By Arbore, Patrick; Katz, Renee S.; Johnson, Therese A.
Aging Today , Vol. 28, No. 4
Every day, thousands of professionals-physicians, nurses, social workers, psychologists, clergy, nursing assistants, physical therapists, volunteers and others-provide skilled and compassionate care to those who are suffering and in need. While doing so, they negotiate a delicate interplay of their own unspoken needs and expectations with those of their patients. Helping professionals, though they care about their patients, may resist getting close enough to recognize, understand and share in the patients' suffering.
Rita Charon, director of the Program in Narrative Medicine at Columbia University, calls this phenomenon parallel suffering, where the suffering of the patient and the suffering of the professional remain separate. By distancing from a patient's suffering, the clinician loses opportunities not only to strengthen the patient's ability to fight for hope-such as the hope that the patient will be able to endure physical, emotional or spiritual pain-but also to help the patient find meaning in his or her struggle. When distancing happens, sick and dying people are left isolated and alone in their pain and suffering.
BEYOND PHYSlCAL PAIN
The relationship between pain and suffering is complex; if left unrecognized and unaddressed, neither will be alleviated. In an attempt to reduce pain, medical practitioners may not notice the extent of the patient's emotional suffering and, thus, target their interventions exclusively to the physical pain. However, complete cessation of physical pain cannot be achieved without concurrently addressing emotional or psychological pain.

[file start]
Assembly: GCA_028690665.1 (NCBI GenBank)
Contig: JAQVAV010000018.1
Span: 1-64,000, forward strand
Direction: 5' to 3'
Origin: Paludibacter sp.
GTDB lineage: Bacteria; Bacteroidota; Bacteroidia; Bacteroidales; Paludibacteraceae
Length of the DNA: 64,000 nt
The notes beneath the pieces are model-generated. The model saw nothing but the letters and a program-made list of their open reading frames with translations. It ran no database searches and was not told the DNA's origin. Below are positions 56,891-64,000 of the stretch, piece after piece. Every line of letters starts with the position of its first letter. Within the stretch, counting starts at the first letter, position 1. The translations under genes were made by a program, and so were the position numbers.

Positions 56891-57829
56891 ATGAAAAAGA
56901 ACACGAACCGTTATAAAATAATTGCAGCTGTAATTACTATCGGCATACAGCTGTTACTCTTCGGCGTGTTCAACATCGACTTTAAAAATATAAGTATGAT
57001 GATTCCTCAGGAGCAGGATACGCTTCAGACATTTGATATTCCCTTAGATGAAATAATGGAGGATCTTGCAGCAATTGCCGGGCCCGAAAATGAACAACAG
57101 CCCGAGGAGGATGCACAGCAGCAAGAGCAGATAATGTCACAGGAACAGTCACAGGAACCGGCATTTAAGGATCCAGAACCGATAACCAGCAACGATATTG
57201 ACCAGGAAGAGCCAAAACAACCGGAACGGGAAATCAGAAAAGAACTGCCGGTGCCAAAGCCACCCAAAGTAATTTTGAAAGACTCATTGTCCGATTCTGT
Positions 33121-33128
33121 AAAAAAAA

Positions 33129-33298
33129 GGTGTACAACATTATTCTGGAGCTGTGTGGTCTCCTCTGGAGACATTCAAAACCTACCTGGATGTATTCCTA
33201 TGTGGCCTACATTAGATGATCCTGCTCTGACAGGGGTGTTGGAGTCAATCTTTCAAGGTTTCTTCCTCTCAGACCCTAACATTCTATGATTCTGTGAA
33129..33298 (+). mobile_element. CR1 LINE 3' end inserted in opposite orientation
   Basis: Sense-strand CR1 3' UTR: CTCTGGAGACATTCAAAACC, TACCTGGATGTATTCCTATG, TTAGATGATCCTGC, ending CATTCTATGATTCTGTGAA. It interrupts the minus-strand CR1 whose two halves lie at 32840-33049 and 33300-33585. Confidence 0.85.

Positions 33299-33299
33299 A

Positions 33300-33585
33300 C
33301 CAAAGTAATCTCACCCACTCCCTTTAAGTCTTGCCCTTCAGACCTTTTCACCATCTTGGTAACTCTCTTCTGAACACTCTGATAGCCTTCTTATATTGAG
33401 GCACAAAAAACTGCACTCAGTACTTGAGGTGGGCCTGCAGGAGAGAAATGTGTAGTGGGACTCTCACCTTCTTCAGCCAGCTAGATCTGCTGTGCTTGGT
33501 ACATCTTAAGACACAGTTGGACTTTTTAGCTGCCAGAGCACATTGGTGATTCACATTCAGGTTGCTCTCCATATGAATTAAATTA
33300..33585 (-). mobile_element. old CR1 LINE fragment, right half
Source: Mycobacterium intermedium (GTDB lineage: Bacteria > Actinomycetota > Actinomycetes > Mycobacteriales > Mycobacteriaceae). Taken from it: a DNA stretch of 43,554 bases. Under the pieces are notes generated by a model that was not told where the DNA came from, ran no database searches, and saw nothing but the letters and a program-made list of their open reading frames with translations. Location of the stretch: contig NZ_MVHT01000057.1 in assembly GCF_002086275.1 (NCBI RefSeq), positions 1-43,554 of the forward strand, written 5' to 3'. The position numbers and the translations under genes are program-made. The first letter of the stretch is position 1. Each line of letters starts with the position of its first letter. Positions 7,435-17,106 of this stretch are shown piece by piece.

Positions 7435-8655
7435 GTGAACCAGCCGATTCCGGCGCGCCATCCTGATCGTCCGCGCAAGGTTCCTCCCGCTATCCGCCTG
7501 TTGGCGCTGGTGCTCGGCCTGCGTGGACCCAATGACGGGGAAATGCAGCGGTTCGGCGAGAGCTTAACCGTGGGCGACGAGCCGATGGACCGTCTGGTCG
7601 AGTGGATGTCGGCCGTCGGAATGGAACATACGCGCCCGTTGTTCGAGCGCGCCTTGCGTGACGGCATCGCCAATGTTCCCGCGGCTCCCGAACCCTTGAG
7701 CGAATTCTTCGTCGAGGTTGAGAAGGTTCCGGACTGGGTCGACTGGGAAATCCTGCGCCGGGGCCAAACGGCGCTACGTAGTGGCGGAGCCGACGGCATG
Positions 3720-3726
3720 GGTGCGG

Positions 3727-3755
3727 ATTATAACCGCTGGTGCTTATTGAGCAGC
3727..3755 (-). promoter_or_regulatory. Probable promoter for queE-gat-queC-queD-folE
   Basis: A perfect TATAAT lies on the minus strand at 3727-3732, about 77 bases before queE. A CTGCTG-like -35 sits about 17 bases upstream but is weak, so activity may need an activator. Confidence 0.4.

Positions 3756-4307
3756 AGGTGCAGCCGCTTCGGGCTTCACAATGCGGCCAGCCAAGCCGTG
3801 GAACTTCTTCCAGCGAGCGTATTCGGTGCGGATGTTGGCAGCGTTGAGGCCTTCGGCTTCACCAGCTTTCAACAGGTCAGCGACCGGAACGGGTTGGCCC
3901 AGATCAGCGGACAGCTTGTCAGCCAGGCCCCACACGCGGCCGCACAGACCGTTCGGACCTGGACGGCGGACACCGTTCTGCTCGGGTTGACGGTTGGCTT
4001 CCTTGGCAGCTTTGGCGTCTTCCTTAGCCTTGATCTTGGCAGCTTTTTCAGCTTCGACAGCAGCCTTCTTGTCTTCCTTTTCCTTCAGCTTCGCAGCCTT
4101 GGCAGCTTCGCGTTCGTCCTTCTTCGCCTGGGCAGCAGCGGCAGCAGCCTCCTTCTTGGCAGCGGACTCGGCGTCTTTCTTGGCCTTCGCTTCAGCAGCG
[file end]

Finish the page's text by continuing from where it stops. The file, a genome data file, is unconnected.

Working with dying and bereaved patients and families requires that we professionals look at our internal resources regarding our ability to work with those who suffer. In their book How Can I Help? Stories and Reflection on Service (New York: Knopf, 1985), Ram Dass and Paul Gorman emphasize that to enable patients to reperceive their pain so they can become more comfortable, we must offer support that comes from the truth of our being. That is, we must offer assistance that comes from a genuine and empathie place in ourselves.
It is difficult to be present and willing to accompany those who suffer through their pain. Many helpers, in an attempt to feel safe in their feelings, retreat from the pain of their clients by becoming objectively professional. This retreat often manifests as distancing or aloofness.
Staying close to a patient can be especially hard when the sufferer weeps: The tendency is to want to comfort the individual by stopping his or her tears. Psychotherapist Irvin D. Yalom suggests in The Gift of Therapy: An Open Letter to a New Generation of Therapists and Their Patients (New York: HarperCollins, 2002) that the helper may wish to encourage sufferers to go more deeply into their tears by inviting them to share their thoughts about the tears. Also helpful can be encouraging people who are suffering to explore their pain, not aggressively, but in a gentle way that allows them to experience compassion for themselves and what they are enduring.
As caregiving professionals, we must not only encourage our patients to give voice to their suffering but also be ready to accompany them into their pain. …